On Feb. 16, 1936, rubber workers began a sit-down strike at Goodyear Tire and Rubber Co. in Akron, Ohio. The Ohio History Connection offers a detailed description:
The strike began as a protest against a plan created by Goodyear to reduce wages and increase the pace of production. The workers utilized the concept of the “sit-down” strike.
In the past, when workers went on strike they would leave the factory to join picket lines. Company owners often hired “scab” laborers to cross the picket lines and continue production. The practice of using scab labor made it difficult for striking workers to obtain their demands.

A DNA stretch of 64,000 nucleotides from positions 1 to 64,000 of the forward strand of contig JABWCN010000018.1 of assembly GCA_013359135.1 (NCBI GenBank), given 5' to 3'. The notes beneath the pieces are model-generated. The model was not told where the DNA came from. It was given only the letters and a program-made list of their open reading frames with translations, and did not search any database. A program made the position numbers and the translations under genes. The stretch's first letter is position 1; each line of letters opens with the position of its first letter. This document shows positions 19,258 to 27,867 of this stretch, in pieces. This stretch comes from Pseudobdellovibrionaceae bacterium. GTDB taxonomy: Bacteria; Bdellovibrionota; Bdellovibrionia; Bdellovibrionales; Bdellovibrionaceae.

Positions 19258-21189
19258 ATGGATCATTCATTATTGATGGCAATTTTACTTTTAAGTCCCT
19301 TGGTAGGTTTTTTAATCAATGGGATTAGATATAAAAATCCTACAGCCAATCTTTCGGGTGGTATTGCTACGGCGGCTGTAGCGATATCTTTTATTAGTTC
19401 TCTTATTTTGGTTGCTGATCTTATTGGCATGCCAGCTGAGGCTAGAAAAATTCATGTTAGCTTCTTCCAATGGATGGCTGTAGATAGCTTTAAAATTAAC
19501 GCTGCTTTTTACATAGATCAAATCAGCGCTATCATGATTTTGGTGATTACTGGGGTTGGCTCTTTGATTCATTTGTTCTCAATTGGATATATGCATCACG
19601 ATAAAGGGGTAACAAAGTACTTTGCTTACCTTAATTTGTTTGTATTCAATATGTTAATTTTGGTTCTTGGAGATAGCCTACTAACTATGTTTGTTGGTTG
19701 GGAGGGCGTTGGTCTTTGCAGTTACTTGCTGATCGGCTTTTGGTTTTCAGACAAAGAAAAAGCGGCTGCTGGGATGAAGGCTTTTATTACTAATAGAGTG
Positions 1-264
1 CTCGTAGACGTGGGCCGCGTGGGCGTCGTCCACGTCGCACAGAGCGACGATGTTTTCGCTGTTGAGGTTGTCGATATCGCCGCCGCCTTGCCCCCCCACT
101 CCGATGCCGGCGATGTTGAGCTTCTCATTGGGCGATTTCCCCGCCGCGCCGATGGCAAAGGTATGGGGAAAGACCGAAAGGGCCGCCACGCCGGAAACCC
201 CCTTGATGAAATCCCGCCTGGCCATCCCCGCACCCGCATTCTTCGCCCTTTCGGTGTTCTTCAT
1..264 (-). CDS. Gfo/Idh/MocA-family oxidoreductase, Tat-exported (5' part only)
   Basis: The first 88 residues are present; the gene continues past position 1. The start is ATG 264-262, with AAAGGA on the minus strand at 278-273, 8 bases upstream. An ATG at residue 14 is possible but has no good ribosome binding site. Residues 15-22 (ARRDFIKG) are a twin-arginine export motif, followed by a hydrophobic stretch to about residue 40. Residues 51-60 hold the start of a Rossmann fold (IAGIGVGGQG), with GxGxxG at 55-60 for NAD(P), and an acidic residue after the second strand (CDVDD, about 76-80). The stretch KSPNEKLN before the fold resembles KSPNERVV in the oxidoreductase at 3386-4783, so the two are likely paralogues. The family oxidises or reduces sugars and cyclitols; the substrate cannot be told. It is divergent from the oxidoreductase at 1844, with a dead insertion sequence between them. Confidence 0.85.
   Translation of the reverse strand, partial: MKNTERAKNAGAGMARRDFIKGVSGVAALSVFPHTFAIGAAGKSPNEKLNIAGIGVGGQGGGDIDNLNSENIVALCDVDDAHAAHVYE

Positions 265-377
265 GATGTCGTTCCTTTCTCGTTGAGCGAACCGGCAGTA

In contrast, in a sit-down strike, workers quit working but still occupied their places within the factory. This process meant that the factory owners could not send in additional workers to continue the job. In addition, factory management was more reluctant to use private security forces or other strikebreakers to intimidate the striking workers, as that approach threatened destruction to plant property.